Daily Rules, Proposed Rules, and Notices of the Federal Government
The IMO first adopted the International Code for the Construction and Equipment of Ships Carrying Liquefied Gases in Bulk (IGC Code) on November 12, 1975. The current version of the IGC Code is the 1993 Edition, as amended through December 5, 1996. On May 3, 1979, the Coast Guard promulgated regulations based largely on the IGC Code, but adopted the stricter standards of the American Society of Mechanical Engineers (ASME) Boiler and Pressure Vessel Code (BPVC) Section VIII with respect to allowable stress factors. Coast Guard regulations in 46 CFR 154.447 and 154.450 regarding allowable stress factors for type B and type C independent cargo tanks have remained unchanged since May 3, 1979.
Coast Guard regulations in 46 CFR 154.447 and 154.450 require that self-propelled ships carrying liquefied bulk gases in type B and type C tanks use stress factors that are higher than those in the IGC Code. The higher stress factors lead to lower maximum allowable relief valve settings (MARVS) than are allowed by the IGC code. Accordingly, ships with type B or type C tanks that travel from international waters to U.S. territorial waters must have two pressure relief valve (PRV) settings per tank, and they must switch PRV settings upon entering U.S. territorial waters. We believe that in many cases, switching between these two PRV settings is not necessary for safety purposes.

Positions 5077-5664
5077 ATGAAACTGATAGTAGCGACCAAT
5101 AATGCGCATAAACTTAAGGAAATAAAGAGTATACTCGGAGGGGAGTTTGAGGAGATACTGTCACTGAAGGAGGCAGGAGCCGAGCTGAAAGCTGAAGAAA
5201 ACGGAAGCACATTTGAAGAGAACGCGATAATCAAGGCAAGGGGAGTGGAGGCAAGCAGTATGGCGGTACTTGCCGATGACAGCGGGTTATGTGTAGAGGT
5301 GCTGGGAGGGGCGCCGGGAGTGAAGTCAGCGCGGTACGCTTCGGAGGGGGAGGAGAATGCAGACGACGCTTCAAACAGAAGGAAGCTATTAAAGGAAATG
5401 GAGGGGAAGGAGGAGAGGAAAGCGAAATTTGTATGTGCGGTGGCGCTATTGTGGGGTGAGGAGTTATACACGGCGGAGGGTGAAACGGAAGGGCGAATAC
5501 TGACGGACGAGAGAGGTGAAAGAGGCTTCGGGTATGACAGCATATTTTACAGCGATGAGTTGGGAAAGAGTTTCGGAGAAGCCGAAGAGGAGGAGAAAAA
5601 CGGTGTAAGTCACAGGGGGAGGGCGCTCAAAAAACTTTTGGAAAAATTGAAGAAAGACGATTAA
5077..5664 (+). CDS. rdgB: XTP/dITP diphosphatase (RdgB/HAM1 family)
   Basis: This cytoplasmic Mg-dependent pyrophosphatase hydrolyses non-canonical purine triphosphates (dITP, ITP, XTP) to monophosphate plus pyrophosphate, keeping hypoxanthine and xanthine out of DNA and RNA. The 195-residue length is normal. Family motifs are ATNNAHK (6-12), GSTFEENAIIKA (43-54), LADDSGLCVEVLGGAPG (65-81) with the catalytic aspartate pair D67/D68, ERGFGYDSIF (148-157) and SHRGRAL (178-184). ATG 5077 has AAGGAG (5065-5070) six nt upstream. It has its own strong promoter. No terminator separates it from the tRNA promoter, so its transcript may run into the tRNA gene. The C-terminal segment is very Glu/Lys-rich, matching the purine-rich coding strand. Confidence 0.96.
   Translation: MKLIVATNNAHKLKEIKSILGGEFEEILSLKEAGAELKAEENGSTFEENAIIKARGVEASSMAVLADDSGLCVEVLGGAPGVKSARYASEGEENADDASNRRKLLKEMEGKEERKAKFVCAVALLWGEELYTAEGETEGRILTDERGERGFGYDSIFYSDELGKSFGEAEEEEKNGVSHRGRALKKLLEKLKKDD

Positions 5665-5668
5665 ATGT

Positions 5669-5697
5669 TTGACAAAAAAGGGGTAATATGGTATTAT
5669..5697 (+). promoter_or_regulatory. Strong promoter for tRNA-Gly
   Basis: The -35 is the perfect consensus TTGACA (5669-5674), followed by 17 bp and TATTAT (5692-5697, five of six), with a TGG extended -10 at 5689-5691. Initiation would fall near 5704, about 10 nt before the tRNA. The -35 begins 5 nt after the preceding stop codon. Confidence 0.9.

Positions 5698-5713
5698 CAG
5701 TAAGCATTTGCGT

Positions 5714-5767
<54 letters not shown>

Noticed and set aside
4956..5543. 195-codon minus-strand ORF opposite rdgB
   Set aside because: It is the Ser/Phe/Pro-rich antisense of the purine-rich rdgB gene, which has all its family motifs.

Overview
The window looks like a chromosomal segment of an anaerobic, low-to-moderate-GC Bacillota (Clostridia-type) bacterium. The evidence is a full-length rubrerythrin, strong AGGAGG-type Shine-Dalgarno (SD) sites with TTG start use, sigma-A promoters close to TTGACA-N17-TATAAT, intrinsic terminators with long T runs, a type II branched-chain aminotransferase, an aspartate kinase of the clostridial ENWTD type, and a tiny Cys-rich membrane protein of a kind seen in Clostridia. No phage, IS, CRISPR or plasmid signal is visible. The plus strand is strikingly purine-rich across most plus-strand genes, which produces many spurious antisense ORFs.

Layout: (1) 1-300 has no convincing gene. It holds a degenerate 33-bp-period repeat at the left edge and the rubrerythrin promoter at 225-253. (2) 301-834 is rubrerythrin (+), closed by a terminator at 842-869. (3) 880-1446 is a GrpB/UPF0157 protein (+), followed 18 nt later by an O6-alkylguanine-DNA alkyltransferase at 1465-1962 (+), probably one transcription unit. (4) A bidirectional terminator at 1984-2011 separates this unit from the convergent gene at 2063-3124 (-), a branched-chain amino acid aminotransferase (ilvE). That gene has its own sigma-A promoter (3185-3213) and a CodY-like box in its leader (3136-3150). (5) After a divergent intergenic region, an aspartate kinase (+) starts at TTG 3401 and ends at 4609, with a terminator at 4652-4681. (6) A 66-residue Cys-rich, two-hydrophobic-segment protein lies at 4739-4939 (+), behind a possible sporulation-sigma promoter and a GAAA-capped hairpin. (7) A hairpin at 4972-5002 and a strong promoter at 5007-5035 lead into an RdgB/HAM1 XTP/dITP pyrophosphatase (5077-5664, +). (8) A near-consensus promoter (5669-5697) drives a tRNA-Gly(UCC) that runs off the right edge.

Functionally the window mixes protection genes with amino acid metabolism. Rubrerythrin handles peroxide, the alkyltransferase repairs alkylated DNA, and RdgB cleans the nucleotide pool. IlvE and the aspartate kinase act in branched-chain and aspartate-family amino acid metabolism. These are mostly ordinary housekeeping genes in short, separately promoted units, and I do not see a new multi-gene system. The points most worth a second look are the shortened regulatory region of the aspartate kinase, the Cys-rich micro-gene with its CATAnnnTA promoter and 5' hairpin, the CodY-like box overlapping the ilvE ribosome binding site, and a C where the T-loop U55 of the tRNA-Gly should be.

According to 46 CFR 154.32, vessels may meet an alternate standard if the Commandant determines that the alternate standard provides an equivalent or greater level of protection for the purpose of safety. We recognize that advances have been made with respect to materials, manufacturing, and inspection since we first promulgated 46 CFR 154.447 and 154.450. Therefore, as specified in CG-ENG Policy Letter 04-12 and below, we have determined that for tanks designed and manufactured with advanced techniques, the stress factors in the IGC Code provide a level of safety equivalent to current Coast Guard regulations.
Tanks manufactured consistent with certain conditions are considered to meet the level of safety required in 46 CFR 154.447 and 154.450. Tanks that meet the following two requirements may use the MARVS as determined by the IGC Code:
(1) The tank must be designed and built according to the IGC code, 1993 Edition, including all amendments through December 5, 1996; and
(2) The classification society that certified the tank must be authorized to issue an International Certificate of Fitness for the Carriage of Liquefied Gases in Bulk (Certificate of Fitness) and must be authorized to participate in the Coast Guard's Alternate Compliance Program. See
The guidance in this notice and CG-ENG Policy Letter 04-12 is not a substitute for applicable legal requirements, nor is in itself a regulation. It is not intended to nor does it impose legally-binding requirements on any party. It represents the Coast Guard's current thinking on this topic and may assist industry, mariners, the general public, and the Coast Guard, as well as other federal and state regulators, in applying U.S. statutory and regulatory requirements.
This notice is issued under authority of 46 U.S.C. 3703, 46 U.S.C. 9101, 5 U.S.C. 552(a), 46 CFR 154.32, and 33 CFR 1.05-1.